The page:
“Nothing happens in a silo.” Through the new Contemporary International Relations course, history teacher Mr. Jeremy Hart hopes to demonstrate this idea by examining various events in recent history. The class will study interactions between countries, states, and non-state actors. Students will focus on how these interactions have evolved since World War II.
While many people see major events as singular, Mr. Hart said that they are “a culmination of many other moments throughout history.”
For example, he explains that the Cuban Missile Crisis has intricacies that are often overlooked. “If you look at [the Cuban Missile Crisis] just as a moment you’re going to lose a lot of the interesting nuances of the people involved, of the event itself, and why the outcome was what it was,” Mr. Hart said. “You can miss what the outcome could have been, like nuclear war. You can kind of lose some of the storytelling.”
As students look at events, Mr. Hart hopes they understand that “often times there are tons of ways to view a situation, even in today’s world.”
“You can talk about how after 9/11, President Bush 43 went into the Middle East and Afghanistan,” Mr. Hart said. “You can look at that in a silo, but also understand that Bush 41 had Desert Storm. He had his own relations with Saddam. You can also look at how the CIA had some say on what happened in the Middle East and go even further back. You see how all those things just kind of layer on top of each other.”
Mr. Hart plans to integrate simulation into the course to allow students to gain an even deeper understanding. Introduced to the program when he was in college, Mr. Hart is excited to bring it to Haverford.
“It’s this program where everyone is sorted into countries,” said Mr. Hart. “It’s a turn-by-turn, week-by-week evolution of this world. As it develops, the world brings up interesting international relations points, like resources, geography, and trading. Through the computer ‘game,’ you can see how these issues might come up and relate them [to current events].”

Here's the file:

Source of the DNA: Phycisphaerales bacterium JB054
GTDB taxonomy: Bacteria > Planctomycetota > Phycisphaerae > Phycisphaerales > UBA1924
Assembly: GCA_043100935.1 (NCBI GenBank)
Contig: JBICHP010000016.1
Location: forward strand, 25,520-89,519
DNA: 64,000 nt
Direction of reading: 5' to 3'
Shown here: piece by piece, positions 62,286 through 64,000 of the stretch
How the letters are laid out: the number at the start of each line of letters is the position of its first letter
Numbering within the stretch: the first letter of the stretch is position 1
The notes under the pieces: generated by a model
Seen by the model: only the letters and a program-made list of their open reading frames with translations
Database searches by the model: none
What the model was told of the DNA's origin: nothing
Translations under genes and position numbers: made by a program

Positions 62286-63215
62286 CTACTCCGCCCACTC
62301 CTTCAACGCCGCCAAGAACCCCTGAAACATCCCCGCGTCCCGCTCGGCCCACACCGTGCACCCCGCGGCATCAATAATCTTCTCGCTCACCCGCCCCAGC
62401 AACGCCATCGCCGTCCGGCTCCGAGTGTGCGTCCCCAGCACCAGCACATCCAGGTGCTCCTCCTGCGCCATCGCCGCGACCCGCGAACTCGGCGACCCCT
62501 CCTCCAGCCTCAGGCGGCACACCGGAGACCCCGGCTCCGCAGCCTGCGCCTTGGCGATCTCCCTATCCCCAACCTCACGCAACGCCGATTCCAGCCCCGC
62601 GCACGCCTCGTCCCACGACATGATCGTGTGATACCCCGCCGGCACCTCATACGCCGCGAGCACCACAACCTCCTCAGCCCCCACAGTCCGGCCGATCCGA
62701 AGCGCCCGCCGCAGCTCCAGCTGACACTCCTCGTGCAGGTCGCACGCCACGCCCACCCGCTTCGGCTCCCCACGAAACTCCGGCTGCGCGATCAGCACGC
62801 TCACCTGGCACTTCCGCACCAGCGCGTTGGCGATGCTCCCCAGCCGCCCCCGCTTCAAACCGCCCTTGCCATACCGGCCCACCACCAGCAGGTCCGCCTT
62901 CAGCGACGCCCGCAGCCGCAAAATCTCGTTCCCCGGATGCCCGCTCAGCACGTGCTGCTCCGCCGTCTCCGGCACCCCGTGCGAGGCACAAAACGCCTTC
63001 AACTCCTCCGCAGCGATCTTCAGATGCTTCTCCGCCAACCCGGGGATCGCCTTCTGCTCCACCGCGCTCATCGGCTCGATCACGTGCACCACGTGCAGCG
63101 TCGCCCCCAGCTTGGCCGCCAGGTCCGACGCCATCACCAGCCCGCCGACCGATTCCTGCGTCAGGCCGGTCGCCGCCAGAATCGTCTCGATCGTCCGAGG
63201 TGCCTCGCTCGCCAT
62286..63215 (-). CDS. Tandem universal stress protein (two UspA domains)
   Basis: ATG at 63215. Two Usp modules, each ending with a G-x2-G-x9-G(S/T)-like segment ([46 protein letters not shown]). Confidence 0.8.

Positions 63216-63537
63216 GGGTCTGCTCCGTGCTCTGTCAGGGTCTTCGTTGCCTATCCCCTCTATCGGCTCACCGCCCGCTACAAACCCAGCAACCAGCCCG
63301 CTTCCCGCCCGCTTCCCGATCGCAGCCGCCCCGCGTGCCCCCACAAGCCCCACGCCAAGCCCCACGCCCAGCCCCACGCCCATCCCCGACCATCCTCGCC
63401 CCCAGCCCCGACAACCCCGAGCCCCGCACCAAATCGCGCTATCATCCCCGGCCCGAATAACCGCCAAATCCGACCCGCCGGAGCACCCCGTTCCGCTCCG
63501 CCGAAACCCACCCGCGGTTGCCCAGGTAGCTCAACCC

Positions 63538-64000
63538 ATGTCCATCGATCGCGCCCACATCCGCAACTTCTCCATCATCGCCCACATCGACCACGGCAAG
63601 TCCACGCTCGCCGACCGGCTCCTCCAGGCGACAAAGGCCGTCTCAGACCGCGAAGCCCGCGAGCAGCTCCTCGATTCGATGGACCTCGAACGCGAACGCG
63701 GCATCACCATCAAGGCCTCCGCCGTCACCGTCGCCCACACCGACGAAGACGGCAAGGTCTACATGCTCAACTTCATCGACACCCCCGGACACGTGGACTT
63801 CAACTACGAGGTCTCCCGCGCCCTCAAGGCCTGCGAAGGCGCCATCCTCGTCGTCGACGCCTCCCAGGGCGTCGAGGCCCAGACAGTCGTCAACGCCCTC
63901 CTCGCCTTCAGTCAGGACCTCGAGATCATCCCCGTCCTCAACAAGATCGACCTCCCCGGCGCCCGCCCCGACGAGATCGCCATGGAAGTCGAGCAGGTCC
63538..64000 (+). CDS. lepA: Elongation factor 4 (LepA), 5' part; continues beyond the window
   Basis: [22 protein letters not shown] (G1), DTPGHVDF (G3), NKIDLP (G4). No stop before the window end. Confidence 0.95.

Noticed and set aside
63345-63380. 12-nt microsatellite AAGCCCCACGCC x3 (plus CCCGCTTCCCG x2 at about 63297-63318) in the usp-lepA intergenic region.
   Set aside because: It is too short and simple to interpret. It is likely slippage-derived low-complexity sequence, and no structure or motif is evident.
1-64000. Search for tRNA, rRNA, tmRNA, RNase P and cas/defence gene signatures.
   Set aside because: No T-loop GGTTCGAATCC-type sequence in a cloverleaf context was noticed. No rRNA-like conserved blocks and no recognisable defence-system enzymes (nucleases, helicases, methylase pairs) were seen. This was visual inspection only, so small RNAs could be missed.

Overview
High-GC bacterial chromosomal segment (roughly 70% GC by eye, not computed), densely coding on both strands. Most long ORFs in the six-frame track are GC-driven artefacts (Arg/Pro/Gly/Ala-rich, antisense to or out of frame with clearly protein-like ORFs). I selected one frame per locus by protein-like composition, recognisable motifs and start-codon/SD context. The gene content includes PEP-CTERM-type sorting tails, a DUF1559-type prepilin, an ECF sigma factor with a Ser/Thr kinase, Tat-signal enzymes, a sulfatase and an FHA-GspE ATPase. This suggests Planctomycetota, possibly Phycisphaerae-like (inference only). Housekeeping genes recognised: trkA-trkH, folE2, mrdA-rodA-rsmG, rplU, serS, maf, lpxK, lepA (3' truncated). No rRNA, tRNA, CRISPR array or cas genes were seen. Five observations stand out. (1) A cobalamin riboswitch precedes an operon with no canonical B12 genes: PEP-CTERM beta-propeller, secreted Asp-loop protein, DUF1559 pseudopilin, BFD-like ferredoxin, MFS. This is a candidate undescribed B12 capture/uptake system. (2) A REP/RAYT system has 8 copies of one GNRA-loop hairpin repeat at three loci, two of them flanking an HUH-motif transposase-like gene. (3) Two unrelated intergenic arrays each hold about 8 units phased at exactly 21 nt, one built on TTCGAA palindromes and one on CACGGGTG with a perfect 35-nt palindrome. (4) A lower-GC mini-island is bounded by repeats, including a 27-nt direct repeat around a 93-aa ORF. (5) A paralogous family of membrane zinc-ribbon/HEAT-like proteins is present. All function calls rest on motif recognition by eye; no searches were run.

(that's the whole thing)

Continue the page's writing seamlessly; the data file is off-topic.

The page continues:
Mr. Hart described the program as “one of the highlights of my college career,” and he hopes Sixth Formers will find it as engaging this spring.
The class also allows Mr. Hart to follow his own interests.
“My passion is looking at global events, keeping up with current events, and understanding that not everything happens in and of itself.”Mr. Jeremy Hart
“My passion is looking at global events, keeping up with current events, and understanding that not everything happens in and of itself,” Mr. Hart commented. “For modern world history and international relations — outside of what the U.S. does — there’s so much rich culture and so many characters in history that have all led up to how the dominoes have fallen.”
Overall, Mr. Hart would like students to see how events are connected and look closely at characters who “you miss if you look at the event from the Wikipedia point of view,” Mr. Hart said.
“I want students to be able to say: ‘Hey, this event that happened that’s breaking news on the news networks . . . the story that they are telling, there are fifteen other layers to it,” Mr. Hart said. “I hope the guys come out of the class with the ability to kind of see that and see the bigger picture and then make their judgments on it, which is fine. We’re all entitled to that, but making sure that it’s not just taking what someone else says at face value.”
After taking Contemporary International Relations, Mr. Hart said, Sixth Formers should be able to “think critically on some of the major events of our time as they go forward to college and beyond.”